[0066] In a first and a second exemplary embodiment (FIG. 1 to FIG. 6 and FIG. 7 to FIG. 11), the sleeve part 2, 102 is structured as a ring body closed in its basal region 8, 108, followed by expansion wings 9 a, 9 b, 109 a, 109 b in the coronal direction. The sleeve part 2, 102 is nevertheless structured as a single-piece body. The expansion wings 9 a, 9 b, 109 a, 109 b are formed by incisions 10, 110 in the sleeve part 2, 102.

[0067] Internal parts 3 are provided for insertion into such sleeves 2, 102; the outside thread 5 of the former widens conically in the coronal direction, so that when the internal part 3 is screwed into the sleeve part 2, 102, the expansion wings 9 a, 9 b, 109 a, 109 b are caused to spread out, as described in detail below.

[0068] It is not compulsory, in this connection, that a sleeve part 2, 102 forms two expansion wings 9 a, 9 b or 109 a, 109 b, in each instance, rather a different number of expansion wings is also possible. If there are two expansion wings 9 a, 9 b or 109 a, 109 b, these will generally be arranged in a distal-mesial orientation in the jaw, in order to find the most sufficient and massive bone substance possible for support. In certain cases, for example if such an implant body 1, 101 is placed in the cavity formed by the root of a tooth, after extraction of a tooth, it might be better to put the sleeve part in place in a lingual-buccal orientation, since the root of the tooth leaves a cavity that extends in this direction.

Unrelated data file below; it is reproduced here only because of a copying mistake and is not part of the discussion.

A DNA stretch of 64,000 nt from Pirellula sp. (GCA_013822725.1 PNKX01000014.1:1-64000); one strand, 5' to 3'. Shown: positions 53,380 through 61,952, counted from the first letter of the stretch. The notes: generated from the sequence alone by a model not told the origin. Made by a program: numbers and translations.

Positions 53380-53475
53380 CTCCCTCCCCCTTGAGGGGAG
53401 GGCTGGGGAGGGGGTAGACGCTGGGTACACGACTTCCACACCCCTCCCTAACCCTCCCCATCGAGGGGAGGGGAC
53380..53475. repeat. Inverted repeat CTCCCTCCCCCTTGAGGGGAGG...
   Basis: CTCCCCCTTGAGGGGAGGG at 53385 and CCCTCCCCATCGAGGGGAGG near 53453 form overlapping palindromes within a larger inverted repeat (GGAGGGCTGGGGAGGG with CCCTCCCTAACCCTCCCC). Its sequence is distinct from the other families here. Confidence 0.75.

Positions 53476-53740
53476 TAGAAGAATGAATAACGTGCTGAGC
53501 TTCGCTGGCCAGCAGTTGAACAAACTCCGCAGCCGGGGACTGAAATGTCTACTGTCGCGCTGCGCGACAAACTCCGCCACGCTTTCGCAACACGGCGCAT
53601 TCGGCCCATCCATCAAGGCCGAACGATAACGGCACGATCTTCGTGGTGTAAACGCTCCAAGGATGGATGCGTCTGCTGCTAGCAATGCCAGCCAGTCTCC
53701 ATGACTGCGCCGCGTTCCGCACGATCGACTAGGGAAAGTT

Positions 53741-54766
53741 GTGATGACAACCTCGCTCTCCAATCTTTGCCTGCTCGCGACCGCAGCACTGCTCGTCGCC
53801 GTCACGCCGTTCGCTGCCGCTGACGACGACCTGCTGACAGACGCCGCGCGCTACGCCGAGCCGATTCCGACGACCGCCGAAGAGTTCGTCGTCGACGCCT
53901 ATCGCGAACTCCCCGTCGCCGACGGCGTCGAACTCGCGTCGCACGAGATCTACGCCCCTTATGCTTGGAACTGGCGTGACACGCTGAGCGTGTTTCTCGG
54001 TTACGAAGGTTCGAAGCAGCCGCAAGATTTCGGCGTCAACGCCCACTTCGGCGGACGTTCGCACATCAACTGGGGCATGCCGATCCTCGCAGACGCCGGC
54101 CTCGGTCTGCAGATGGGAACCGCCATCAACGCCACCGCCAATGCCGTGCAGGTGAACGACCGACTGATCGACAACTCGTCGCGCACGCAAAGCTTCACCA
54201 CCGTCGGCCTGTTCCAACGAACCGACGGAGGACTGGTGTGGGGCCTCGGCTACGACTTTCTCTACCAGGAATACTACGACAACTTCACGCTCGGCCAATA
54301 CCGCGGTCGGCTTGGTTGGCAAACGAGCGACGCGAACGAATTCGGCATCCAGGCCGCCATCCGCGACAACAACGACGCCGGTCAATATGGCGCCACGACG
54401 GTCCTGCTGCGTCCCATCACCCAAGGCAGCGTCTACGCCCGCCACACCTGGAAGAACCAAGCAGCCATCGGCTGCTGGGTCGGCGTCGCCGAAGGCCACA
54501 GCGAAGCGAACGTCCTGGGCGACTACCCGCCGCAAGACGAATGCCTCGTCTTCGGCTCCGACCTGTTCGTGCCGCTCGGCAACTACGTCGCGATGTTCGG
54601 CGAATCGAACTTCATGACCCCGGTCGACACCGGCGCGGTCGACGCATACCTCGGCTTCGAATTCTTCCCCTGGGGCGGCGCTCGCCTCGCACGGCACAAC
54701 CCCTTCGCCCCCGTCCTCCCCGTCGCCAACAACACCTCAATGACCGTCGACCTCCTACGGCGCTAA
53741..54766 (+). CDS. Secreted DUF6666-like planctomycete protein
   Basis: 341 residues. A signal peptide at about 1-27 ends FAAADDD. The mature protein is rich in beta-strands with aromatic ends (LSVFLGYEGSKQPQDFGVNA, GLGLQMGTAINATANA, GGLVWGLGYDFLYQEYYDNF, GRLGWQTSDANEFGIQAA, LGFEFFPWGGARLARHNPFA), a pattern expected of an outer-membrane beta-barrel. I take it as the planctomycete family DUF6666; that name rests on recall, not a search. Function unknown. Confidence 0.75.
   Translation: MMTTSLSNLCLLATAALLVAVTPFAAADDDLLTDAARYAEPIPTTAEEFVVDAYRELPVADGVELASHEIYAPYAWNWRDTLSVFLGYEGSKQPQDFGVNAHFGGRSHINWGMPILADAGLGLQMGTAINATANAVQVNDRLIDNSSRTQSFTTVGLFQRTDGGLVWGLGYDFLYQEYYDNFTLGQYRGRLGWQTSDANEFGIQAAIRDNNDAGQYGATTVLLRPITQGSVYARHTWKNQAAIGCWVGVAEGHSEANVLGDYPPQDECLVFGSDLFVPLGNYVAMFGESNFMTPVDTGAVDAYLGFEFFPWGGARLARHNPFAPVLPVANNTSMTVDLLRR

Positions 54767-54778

[0069] In place of the expansion wings 9 a, 9 b, 109 a, 109 b as shown, different anchoring parts that can be moved outward are also possible for fixing the sleeve part 2, 102 in place, for example wedges that are guided in slit recesses of the sleeve part, or the like.

[0070] In order to guarantee a secure hold of the sleeve part 2, 102, 202, 302 in the bone, the part is provided with molded parts 11, 111, 211, 311, which are structured to be raised, and project on its outside wall.

[0071] The molded parts 11, 211 are structured as ribs that are wedge-shaped in cross-section, which represent a means to prevent rotation of the sleeve part 2, 202 when the internal part 3, 203 is screwed in or unscrewed, on the one hand, and, at the same time, act to secure the sleeve part 2, 202 axially. In this connection, the coronal ends 12, 212 of the molded ribs 11, 211 are axially at a distance from the coronal end of the sleeve part 2, 212, so that there is bone tissue, at least after a certain healing time, both basal to the ribs 11, 211 and coronal to the top ends 12, 212, and the ribs therefore represent a support for the sleeve parts 2, 202 with regard to tensile stresses on the implant body 1, 201 that can occur.

[0072] In the case of the sleeve parts 2 that can widen conically, the ribs 11 can be structured in multiple parts (shown with broken lines in FIG. 1), in order not to stand in the way of expansion.

[0073] The same dual function of both preventing rotation and securing the sleeve part 102, 302 axially is fulfilled there by the molded thread channels 111, 311, which also form a wedge-shaped cross-section and screw into the bone in self-tapping manner. In this connection, it is not necessary that the sleeve part 102,302 is completely surrounded by an outside thread, rather one to two thread channels 111, 311 on the outside of the sleeve part 102, 302 are sufficient.

[0074] In additional exemplary embodiments (FIG. 12 to FIG. 16 and FIG. 17 to FIG. 20), the internal part 203 has a cylindrical outside thread 205, the sleeve part 202, 302 is structured with a corresponding cylindrical shape, and is not widened even when the internal part 203 is being screwed in. The axial and radial hold of the sleeve part 202, 302 is guaranteed, in this connection, by the fact that the bore which holds the sleeve part 202, 302 is of a lesser size, on the one hand, and by the molded parts 211, 311 on the outside.